SAN FRANCISCO -- Even after their most recent tumble, no one is ready to stock up on Internet stocks.
Another tech selloff Monday saw the
index lose 2.2% and the
TheStreet.com Internet Sector
index retreat 9%. A continuing slide in
, precipitated by the auction site's
crash last week, pressured e-commerce stocks, and uncomforting
words from analyst Mary Meeker of
Morgan Stanley Dean Witter
did the same for other Net issues.
All told, nail-biting Internet investors have watched some of their holdings lose as much as half their value in six weeks.
TheStreet.com Internet Sector
index is 38% off its late-April high, while big-cap measures such as the
Dow Jones Industrial Average
remain less than 10% below their peaks.
The damage done to big names in the sector has been perhaps even more notable. eBay has lost a quarter of its value since its site went down late last week and is 42% south of its April 27 high; bookseller
, now some 20% below its Thursday close, is 58% off its April 27 high. A number of other once-highflying Net stocks are now trading at little more than half their recent heights.
And in a departure from past slides, Net investors aren't showing any inclination to charge in to rescue the sector by buying at lower prices -- even though the fundamentals are mostly unchanged and long-term prospects for Internet growth remain strong.
"The buy-on-dippers aren't there," says Bob Herwick, a fund manager at
Herwick Capital Management
who sold his
shares a few months back. Those stocks have plummeted 46%, 48% and 59%, respectively, from their recent highs.
De-emphasizing the Net, Herwick's now betting on semiconductor companies like
Applied Micro Circuits
, which supply chips to telecommunication companies benefiting from the demand for broadband access. All three chip firms are within 11% of recent highs.
When the sector was surging, investors kept their eye on what seemed like a daily flood of bullish news about the Net. But ever since negative surprises, such as Amazon.com's expense-heavy April 28 first-quarter earnings report, began to rear their ugly heads, a new kind of Internet skepticism has arisen, and investors' attention has turned to some of the sector's perceived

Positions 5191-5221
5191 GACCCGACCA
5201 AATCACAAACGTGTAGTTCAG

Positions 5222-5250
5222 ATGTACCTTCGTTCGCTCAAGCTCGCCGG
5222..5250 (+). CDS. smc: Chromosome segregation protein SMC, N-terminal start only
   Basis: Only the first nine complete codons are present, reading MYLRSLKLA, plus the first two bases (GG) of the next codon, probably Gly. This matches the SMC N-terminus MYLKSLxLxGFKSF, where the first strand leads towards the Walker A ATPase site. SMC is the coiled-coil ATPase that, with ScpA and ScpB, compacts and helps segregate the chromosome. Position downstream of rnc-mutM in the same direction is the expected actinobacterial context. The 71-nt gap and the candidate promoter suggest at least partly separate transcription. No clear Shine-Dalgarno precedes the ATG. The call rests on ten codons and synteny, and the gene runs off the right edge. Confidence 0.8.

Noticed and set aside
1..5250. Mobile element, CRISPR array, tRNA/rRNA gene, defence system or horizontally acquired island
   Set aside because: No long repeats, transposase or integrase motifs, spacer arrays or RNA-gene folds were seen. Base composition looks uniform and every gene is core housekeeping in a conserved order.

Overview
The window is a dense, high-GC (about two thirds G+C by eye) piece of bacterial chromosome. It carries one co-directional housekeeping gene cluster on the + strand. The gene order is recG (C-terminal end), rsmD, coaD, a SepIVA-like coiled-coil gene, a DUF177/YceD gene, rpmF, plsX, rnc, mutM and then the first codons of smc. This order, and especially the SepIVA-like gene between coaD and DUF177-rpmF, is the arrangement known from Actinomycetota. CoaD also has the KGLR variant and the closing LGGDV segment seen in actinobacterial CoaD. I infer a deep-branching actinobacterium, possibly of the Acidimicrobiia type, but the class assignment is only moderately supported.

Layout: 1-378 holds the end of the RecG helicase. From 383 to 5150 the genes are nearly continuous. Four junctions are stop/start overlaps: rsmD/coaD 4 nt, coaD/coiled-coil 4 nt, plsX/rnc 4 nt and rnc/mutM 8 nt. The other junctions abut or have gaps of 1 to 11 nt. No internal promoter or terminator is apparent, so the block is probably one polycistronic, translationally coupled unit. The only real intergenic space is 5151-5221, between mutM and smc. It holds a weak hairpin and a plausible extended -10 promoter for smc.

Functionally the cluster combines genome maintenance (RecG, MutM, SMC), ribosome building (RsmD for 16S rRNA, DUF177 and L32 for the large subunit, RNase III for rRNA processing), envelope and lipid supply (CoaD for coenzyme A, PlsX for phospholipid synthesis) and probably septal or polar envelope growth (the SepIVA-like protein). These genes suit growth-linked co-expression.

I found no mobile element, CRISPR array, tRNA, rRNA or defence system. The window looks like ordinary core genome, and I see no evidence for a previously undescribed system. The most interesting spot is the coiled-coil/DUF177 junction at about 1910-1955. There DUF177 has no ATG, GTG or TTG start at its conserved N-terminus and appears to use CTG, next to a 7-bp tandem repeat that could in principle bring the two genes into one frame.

shortcomings, such as its troubling spending doctrine. As a result, sky-high valuations have resumed weighing heavily on stocks.
Even the rare Internet companies making a profit or projected to do so soon remain highly valued.
, eBay and
are still trading at more than 100 times their estimated earnings for 2001 despite drops of 48%, 51% and 60%, respectively, from their 52-week highs. And all are still trading at more than 10 times their IPO prices.
"They all look very expensive," says Andrew Mann, a fund manager at
who is long
, which are each off around half from their 52-week highs. The difference is that now Net issues have given up much of their gains this year. "The 'I've gotta be in or I've gotta be out' mentality doesn't reflect the properties of the individual companies," says Mann. "Yahoo! and Amazon.com are very different companies."
All along, it's been hard to determine fair value for Internet stocks. Fund managers and analysts have justified the stocks' bizarrely rich valuations -- even counting its recent slide, Yahoo! is still worth 10 times as much as the largest U.S. steel producer,
-- by creating metrics to suit the companies' unknown potential. One of those metrics used has been the price-to-sales ratio, since most Net companies don't have earnings.
Those that do have earnings, like AOL, and those that have the best-known brands will likely be the ones that are sought out first when investors decide to take the chance and get back in. Proprietary technology and good management have also played a role. So when the time comes to get back in, money will "disproportionately favor the leaders and those companies with solid fundamentals and sensible business plans,"
Credit Suisse First Boston
analyst Lise Buyer wrote in a report Monday.
A sensible strategy. But it still seems too soon to implement. "We do not believe that this is the time to dive back in," wrote Buyer. "Supply is still growing while demand is more questionable."
Still, many issues may well rebound sharply once the selling stops. So while it might not be time to go shopping, says Paul Siegel, president of
Hollis Capital Management
, "It's time to put together a shopping list."